Timothy by Joseph Novak
1 Timothy: Dear Paul, Thanks for your letter & for all the advice. The part about wine: ok! The part about women: huh? Yours, Tim.
(Ben Myers’ #CanonFodder Summary)
Jeffrey Kranz’s Overview of 1 Timothy
Timothy was Paul’s protege, his “child in the faith” (1 Ti 1:2). Paul had left Timothy in the city of Ephesus to steer certain men away from false doctrine and provide sound leadership. This is Paul’s follow-up letter.
1 Timothy is about sound doctrine and godliness. Paul deals with two main issues in this epistle:
- What Christians should or should not teach. False teachers had already cropped up in the early church, and Timothy was sure to deal with more of them. Paul encourages Timothy to maintain sound teaching regarding the law and the gospel (1 Ti 1:8–17), gifts from God (1 Ti 4:1–5), and the Scriptures (1 Ti 4:13). Timothy is also charged with teaching his church to behave in a godly way, which means he spends even more time discussing . . .
- What godliness looks like in the church. From family to finances, from prayer to church leadership—Paul walks through several facets of life and discusses how to go about them in godly ways. The Greek word most commonly translated “godliness” or “piety” in the New Testament appears eight times in First Timothy: it doesn’t show up this much in any other book of the Bible.
First Timothy is a letter to a young church leader with specific instructions on how to “fight the good fight” (1 Ti 1:.18; 6:12). This book gives us a look at Paul’s instructions regarding the challenges Timothy faced—challenges many pastors still face today.
Theme verse of 1 Timothy
“But in case I am delayed, I write so that you will know how one ought to conduct himself in the household of God, which is the church of the living God, the pillar and support of the truth.” (1 Ti 3:15)
1 Timothy’s role in the Bible
First Timothy is the first of Paul’s pastoral epistles—letters written to church leaders he knew. In contrast, most of Paul’s epistles were written to entire congregations. Titus also received a pastoral epistle from Paul, but Timothy got two.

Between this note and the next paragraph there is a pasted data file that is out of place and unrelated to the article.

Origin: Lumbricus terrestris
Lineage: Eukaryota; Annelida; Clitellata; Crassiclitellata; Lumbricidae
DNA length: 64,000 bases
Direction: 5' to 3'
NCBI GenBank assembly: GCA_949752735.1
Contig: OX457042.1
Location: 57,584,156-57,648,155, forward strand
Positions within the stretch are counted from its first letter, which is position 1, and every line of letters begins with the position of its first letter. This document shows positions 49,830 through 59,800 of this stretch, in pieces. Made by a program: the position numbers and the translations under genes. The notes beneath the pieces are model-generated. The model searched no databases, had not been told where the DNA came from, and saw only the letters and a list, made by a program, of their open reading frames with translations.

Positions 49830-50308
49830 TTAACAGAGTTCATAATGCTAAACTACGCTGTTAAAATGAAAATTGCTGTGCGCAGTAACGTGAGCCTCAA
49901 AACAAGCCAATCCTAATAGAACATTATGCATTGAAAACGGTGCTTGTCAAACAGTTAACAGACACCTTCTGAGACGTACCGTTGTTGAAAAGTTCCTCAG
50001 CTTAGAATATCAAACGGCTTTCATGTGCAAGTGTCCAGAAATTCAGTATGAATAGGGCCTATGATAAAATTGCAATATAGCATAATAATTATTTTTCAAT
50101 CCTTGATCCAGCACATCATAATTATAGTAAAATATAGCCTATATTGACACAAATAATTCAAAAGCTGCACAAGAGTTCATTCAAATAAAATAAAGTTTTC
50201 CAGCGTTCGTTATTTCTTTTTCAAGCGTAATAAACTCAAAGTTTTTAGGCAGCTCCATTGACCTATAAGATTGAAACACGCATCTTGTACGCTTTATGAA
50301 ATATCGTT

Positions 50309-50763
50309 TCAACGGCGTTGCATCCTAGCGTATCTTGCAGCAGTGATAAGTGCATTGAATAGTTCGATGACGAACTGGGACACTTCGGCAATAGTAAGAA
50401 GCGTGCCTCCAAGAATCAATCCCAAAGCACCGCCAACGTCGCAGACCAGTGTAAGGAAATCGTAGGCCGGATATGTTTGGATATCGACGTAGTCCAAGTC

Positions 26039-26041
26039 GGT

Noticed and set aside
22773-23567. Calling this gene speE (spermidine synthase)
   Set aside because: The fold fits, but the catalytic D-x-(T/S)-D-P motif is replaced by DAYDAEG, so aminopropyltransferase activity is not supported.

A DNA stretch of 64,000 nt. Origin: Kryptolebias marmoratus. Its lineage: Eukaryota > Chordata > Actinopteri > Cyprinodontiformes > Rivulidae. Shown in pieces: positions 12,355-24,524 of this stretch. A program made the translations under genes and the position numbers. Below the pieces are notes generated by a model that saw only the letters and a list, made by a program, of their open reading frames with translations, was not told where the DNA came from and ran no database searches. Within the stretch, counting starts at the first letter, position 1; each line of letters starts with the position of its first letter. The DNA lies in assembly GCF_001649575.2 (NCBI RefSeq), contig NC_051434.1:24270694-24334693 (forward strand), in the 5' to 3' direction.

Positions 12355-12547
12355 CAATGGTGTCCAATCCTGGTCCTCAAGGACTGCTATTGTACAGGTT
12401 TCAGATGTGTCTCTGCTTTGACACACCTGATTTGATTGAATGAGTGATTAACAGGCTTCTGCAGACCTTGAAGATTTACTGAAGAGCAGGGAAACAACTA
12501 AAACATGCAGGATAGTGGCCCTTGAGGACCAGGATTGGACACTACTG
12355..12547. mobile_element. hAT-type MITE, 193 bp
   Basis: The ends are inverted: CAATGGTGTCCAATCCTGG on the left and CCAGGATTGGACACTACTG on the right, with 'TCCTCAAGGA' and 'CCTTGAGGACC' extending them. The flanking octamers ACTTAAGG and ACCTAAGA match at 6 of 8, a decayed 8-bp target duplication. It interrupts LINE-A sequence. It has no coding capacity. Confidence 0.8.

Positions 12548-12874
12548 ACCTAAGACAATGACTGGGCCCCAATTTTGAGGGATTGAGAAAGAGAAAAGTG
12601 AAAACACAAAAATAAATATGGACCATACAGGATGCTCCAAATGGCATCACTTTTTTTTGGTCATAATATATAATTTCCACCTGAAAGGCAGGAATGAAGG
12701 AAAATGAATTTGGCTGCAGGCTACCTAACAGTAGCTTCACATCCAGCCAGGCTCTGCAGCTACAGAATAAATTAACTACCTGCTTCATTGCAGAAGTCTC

Timothy has a special relationship with Paul, and it shows. In this letter (and Second Timothy), we see Paul’s expectations of Timothy. This young church leader is specifically responsible for maintaining Paul’s standard of teaching in the church of Ephesus.
Paul probably wrote First Timothy a few years after he wrote Ephesians, the book that was read to the congregation Timothy now lead.
But First Timothy’s tone is notably different from Ephesians’. For example, whereas Paul’s instructions in Ephesians deal more with the high-level “Why?” and What?”, his charges to Timothy are in great detail and focus more on the “How.”
So while Ephesians lists general ways a Christian can walk in a manner worthy of the Lord, First Timothy lays out specific ways to honor elders and widows,
Why the stark difference in Paul’s approach? The text gives us a few reasons:
- Paul was writing to a fellow church leader. His letters to churches had to be general: if they were too specific, they wouldn’t be applicable to the common listener. However, First Timothy was written from one preacher to another preacher, from one church leader to another church leader, from one Jewish Christian to another Jewish Christian.
- Paul was writing to a friend. Paul and Timothy had many shared experiences, and he was very familiar with the challenges Timothy faced, whether in ministry or in health (1 Ti 5:23).
This book gives us a good look at the challenges pastors face, but more importantly, how Paul instructs Timothy to deal with them.
Quick outline of 1 Timothy
- Sound teaching: the law and mercy (1 Ti 1)
- Living in godliness and dignity (1 Ti 2–3)
- Paul’s reason to write (1 Ti 3:14–16)
- Sound teaching: discipline and godliness (1 Ti 4)
- Overseeing the church (1 Ti 5:1–6:10)
- Charge to godliness (1 Ti 6:11–21)
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